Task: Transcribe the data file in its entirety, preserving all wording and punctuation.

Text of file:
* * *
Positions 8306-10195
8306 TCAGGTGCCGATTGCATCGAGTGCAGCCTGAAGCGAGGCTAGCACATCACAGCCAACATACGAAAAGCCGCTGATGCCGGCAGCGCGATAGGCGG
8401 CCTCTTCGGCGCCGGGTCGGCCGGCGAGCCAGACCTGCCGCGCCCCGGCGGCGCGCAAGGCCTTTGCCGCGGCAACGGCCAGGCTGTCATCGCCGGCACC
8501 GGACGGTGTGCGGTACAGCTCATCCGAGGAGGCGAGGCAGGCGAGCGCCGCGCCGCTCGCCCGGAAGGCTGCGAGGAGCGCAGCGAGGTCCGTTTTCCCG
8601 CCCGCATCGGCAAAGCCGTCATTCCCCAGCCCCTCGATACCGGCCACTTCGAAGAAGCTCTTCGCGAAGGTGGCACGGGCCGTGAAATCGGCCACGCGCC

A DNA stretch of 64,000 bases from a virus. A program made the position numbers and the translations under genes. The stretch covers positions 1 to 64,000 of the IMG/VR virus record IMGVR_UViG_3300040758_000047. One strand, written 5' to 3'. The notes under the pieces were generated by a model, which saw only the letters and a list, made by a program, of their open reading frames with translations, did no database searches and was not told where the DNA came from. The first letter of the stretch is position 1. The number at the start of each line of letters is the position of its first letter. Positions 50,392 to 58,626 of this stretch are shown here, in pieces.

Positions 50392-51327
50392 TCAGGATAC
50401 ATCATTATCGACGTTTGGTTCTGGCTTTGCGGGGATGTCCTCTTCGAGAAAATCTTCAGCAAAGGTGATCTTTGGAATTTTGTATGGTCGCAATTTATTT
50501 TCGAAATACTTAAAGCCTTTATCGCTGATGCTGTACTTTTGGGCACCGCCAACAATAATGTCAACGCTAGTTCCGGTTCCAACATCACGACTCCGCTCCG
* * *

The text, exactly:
Positions 8306-10195
8306 TCAGGTGCCGATTGCATCGAGTGCAGCCTGAAGCGAGGCTAGCACATCACAGCCAACATACGAAAAGCCGCTGATGCCGGCAGCGCGATAGGCGG
8401 CCTCTTCGGCGCCGGGTCGGCCGGCGAGCCAGACCTGCCGCGCCCCGGCGGCGCGCAAGGCCTTTGCCGCGGCAACGGCCAGGCTGTCATCGCCGGCACC
8501 GGACGGTGTGCGGTACAGCTCATCCGAGGAGGCGAGGCAGGCGAGCGCCGCGCCGCTCGCCCGGAAGGCTGCGAGGAGCGCAGCGAGGTCCGTTTTCCCG
8601 CCCGCATCGGCAAAGCCGTCATTCCCCAGCCCCTCGATACCGGCCACTTCGAAGAAGCTCTTCGCGAAGGTGGCACGGGCCGTGAAATCGGCCACGCGCC

A DNA stretch of 64,000 bases from a virus. A program made the position numbers and the translations under genes. The stretch covers positions 1 to 64,000 of the IMG/VR virus record IMGVR_UViG_3300040758_000047. One strand, written 5' to 3'. The notes under the pieces were generated by a model, which saw only the letters and a list, made by a program, of their open reading frames with translations, did no database searches and was not told where the DNA came from. The first letter of the stretch is position 1. The number at the start of each line of letters is the position of its first letter. Positions 50,392 to 58,626 of this stretch are shown here, in pieces.

Positions 50392-51327
50392 TCAGGATAC
50401 ATCATTATCGACGTTTGGTTCTGGCTTTGCGGGGATGTCCTCTTCGAGAAAATCTTCAGCAAAGGTGATCTTTGGAATTTTGTATGGTCGCAATTTATTT
50501 TCGAAATACTTAAAGCCTTTATCGCTGATGCTGTACTTTTGGGCACCGCCAACAATAATGTCAACGCTAGTTCCGGTTCCAACATCACGACTCCGCTCCG